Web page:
Friday 24 November 2017

Journeyman Taylor pips Mickelson in closing drama

Vaughn Taylor celebrates after making his putt on the 16th hole. Photo: USA Today Sports
Vaughn Taylor celebrates after making his putt on the 16th hole. Photo: USA Today Sports

William S Callahan

Journeyman pro Vaughn Taylor came out of the doldrums to claim the glory and the $1.26million first prize in the AT&T Pebble Beach Pro-Am.

Taylor, 39, who won the Reno-Tahoe Open in 2004 and 2005, and played the Ryder Cup in The K Club in 2006, has struggled with health and swing issues since 2010.

But all that was forgotten in the glow of a superb victory that gets his career right back on track.

Taylor shot a closing 65 for 17 under par to pip overnight leader Phil Mickelson by just a shot.

Mickelson, 45, has not won since the Open Championship in 2013 and was desperate to end a 938-day drought since that victory.

The five-time Major winner birdied the 17th to get within a shot of Taylor. He found the fairway on the last hole, and played his second to just in front of the green.

Down in two for a playoff was all he needed ... but Mickelson's attempt from six feet amazingly lipped out of the hole and he was left on 72 for 16 under par 271.

Ireland's Padraig Harrington raised hopes of a final-day surge up the leaderboard on the Pebble Beach course when he finished the first 54 holes on nine-under par.

But Harrington launched a blitz of the wrong kind on his first nine on Sunday.

Instead of a barrage of birdies, he had five bogeys, two pars and two birdies on his outward half.

One of those birdies was a two on the iconic, 106-yard, par-3 7th hole.

He turned in 39, leaving him at -6 for the tournament and then steadied the ship on the back nine.

Harrington reeled off three pars before slotting a five-foot birdie putt on the 13th hole. He then played par golf up to the finish for 74 and 280, seven-under par overall.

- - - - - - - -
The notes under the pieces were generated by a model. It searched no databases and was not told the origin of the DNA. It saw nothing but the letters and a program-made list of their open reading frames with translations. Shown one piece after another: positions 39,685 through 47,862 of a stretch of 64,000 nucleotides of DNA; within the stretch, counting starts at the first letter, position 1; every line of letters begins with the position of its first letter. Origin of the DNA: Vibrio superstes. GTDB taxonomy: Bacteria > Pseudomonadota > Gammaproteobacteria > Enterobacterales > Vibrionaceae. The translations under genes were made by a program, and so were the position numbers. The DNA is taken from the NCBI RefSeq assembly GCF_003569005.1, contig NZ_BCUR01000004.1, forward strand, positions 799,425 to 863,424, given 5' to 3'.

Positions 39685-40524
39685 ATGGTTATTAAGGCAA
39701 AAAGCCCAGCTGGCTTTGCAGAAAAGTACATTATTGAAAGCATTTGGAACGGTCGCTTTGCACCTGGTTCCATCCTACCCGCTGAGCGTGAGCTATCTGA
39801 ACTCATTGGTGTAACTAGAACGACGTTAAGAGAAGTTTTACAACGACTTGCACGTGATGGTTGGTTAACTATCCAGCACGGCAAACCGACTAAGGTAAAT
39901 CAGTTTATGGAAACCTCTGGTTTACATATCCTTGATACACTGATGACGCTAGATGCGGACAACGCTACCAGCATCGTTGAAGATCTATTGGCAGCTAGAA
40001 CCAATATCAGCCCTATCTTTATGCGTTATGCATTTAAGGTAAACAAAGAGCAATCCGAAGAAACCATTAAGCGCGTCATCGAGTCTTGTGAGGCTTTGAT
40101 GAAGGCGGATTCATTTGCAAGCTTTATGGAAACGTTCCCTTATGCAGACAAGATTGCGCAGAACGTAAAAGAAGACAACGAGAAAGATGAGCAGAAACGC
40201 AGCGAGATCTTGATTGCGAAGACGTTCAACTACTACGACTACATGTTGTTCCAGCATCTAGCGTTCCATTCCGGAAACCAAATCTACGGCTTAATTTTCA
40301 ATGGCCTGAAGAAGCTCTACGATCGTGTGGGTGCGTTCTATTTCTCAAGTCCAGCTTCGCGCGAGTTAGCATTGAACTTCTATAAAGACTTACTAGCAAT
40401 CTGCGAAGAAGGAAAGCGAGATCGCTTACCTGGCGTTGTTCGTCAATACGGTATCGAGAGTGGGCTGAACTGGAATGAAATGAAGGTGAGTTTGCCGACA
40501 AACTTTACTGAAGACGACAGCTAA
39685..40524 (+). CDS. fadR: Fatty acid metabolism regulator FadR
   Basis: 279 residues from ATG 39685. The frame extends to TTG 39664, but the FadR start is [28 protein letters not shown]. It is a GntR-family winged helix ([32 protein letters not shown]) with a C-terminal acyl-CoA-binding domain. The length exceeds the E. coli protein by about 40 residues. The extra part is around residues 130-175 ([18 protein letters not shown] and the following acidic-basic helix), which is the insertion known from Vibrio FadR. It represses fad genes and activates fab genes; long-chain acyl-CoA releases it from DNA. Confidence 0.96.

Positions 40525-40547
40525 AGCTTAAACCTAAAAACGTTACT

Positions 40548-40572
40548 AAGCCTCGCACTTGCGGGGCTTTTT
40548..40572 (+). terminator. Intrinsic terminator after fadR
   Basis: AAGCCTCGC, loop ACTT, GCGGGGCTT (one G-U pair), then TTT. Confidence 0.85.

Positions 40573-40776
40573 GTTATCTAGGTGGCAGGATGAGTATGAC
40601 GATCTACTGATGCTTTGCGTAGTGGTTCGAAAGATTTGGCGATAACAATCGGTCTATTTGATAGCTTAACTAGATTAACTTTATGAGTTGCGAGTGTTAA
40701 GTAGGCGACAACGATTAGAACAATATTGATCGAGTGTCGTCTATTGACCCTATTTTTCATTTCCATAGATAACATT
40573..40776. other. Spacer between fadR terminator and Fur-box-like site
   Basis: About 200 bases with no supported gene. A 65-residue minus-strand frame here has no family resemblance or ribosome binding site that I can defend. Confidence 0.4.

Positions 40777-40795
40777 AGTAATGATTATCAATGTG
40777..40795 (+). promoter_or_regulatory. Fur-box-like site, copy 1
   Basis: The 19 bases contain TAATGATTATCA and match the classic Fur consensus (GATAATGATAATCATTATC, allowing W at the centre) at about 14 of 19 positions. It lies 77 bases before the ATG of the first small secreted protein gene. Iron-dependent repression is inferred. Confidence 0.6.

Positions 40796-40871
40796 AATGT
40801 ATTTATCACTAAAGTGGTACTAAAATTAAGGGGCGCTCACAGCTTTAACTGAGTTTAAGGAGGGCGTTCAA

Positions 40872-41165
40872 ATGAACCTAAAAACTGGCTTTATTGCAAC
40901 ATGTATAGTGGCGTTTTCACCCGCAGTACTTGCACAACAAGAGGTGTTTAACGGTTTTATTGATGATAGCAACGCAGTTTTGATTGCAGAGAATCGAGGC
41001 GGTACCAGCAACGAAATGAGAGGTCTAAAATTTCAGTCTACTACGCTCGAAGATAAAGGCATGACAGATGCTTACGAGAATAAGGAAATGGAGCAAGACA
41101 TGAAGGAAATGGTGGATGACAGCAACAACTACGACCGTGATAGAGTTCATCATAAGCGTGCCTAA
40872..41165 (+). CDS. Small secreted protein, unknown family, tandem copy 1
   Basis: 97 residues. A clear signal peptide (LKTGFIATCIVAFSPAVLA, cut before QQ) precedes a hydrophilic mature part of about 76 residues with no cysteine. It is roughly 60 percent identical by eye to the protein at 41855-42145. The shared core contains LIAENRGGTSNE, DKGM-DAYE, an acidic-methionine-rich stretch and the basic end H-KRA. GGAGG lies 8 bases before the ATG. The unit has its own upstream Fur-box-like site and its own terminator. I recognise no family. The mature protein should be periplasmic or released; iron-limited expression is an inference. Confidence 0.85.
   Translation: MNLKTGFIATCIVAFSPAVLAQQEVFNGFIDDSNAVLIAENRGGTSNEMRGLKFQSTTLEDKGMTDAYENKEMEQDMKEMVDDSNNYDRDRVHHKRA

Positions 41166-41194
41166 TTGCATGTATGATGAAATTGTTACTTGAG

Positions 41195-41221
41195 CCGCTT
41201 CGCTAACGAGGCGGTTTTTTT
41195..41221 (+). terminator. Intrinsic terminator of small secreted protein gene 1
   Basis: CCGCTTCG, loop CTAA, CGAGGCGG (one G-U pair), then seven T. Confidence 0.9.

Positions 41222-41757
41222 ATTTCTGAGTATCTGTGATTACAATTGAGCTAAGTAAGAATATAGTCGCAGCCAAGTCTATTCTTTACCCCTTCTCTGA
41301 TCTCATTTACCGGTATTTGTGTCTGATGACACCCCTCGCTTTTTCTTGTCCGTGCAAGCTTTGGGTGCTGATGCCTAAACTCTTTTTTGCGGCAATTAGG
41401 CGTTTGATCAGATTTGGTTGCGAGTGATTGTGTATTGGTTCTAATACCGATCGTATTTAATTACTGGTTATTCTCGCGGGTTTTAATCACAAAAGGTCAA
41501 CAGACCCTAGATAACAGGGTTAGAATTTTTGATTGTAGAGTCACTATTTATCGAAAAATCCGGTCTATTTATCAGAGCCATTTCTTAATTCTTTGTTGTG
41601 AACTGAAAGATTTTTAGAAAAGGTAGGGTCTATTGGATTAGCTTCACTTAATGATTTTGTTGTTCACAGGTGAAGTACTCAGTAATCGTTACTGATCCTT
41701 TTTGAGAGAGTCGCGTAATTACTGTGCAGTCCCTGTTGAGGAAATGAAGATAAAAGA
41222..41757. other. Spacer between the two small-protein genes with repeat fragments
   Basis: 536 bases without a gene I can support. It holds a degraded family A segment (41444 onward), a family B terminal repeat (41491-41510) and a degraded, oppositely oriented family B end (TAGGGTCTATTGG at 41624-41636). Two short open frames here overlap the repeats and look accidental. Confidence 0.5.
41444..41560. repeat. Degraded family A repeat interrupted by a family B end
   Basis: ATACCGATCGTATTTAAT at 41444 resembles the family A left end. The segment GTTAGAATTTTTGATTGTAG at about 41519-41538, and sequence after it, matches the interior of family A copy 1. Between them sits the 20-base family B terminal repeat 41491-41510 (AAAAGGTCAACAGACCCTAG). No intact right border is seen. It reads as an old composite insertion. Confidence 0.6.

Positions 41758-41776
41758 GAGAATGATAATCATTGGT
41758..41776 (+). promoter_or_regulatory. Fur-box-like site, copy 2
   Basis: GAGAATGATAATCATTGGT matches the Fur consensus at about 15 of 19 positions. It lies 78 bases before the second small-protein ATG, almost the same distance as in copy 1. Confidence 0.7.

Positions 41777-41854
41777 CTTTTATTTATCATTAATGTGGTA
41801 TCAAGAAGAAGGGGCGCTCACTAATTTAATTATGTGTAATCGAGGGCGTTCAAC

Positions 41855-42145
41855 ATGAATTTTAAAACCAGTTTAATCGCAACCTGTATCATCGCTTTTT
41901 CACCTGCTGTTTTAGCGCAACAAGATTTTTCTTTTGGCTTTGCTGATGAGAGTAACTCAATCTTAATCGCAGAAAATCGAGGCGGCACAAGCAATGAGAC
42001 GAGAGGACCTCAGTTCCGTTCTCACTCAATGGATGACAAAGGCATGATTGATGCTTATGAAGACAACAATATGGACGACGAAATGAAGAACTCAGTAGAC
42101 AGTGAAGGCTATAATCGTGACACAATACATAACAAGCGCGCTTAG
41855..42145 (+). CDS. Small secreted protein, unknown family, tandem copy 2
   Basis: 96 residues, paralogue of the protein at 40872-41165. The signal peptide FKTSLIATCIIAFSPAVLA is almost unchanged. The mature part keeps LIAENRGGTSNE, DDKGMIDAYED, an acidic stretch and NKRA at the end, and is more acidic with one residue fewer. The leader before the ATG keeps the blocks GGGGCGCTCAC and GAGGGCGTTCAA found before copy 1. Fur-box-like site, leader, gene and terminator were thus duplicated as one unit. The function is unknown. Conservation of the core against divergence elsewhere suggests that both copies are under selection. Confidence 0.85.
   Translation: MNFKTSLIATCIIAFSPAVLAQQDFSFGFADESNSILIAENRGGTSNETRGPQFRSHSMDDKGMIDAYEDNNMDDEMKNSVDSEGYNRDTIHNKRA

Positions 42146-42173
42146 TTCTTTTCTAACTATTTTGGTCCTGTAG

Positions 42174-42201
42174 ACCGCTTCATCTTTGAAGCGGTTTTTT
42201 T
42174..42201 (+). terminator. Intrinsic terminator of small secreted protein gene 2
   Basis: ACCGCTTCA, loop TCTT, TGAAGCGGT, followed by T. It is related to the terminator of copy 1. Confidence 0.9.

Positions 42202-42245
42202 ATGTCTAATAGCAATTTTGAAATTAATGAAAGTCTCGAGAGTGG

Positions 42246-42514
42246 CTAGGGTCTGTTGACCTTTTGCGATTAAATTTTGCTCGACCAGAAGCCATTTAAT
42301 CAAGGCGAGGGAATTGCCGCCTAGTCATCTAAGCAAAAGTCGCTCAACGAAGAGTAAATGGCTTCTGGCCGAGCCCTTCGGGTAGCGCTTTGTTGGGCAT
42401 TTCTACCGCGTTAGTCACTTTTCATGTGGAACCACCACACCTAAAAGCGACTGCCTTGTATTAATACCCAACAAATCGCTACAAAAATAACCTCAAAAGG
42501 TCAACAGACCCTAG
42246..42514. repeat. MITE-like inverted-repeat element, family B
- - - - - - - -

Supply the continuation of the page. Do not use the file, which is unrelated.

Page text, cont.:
Shane Lowry started the round at one-under par for the tournament. Playing from the 10th tee, he was two over after four holes, following bogeys on the 12th and 13th.

But from then on, Lowry got a grip on his game and notched his first birdie of the day on the par-3, 17th, his eighth hole.

He carded three more birdies on the homeward stretch for a 70 and three-under par 284.

World number one Jordan Spieth had a rare Sunday when he had no chance of winning, but shot 66 for seven-under par alongside Harrington.

Spieth criticised himself for a degree of complacency and will demand a better performance next time out.


Meanwhile, Charl Schwartzel turned the final round of the tournament, which is a co-sanctioned event between the European and Sunshine Tours, into a victory march.

The secret? A long break from golf, one of the longest of his career.

Schwartzel, 31, left his clubs down in early December following the Nedbank Challenge, and did not return to action until last Thursday when he teed it up at Pretoria CC.

The freshness and renewed appetite for the game showed itself in Schwartzel's golf as he moved from a one shot lead going into yesterday's final round, to a win by an impressive eight shot margin ahead of second placed Jeff Winther of Denmark.

Schwartzel could do no wrong as he buzzed around the par-70 layout in a 63 for a 264 total - 16-under par - to clinch his 11th win on the European Tour International schedule.

The South African, who was the Masters champion in 2011, has become the first multiple winner of the 2016 season, as he also claimed the Alfred Dunhill Championship title at Leopard Creek, South Africa, last November.

He now hopes to extend his success beyond home shores, as seven of his last eight Tour wins have come in South Africa, dating back to the 2010 Africa Open.

The Masters win five years ago shows he has the ability to perform away from familiar surroundings, and the Johannesburg native hopes to build on this success for the rest of the season.

Schwartzel's putting was the highlight of his fourth round performance yesterday.

"In the first three rounds I gave myself so many chances. If I had the stroke I had today, it probably would have been my best tournament ever.

"It's just frustrating when you don't putt very well and you don't convert, and to make the putts when it counts, that's even more satisfying.

"Everything is sort of falling into place. I've worked really hard leading up to this and it's just been feeling good, so everything has got some really good signs, so I'm excited," he said.

There was no Irish interest at the Tshwane Open over the weekend as Peter Lawrie and Kevin Phelan had missed the cut and Ruaidhri McGee was forced to withdraw through illness after round one.

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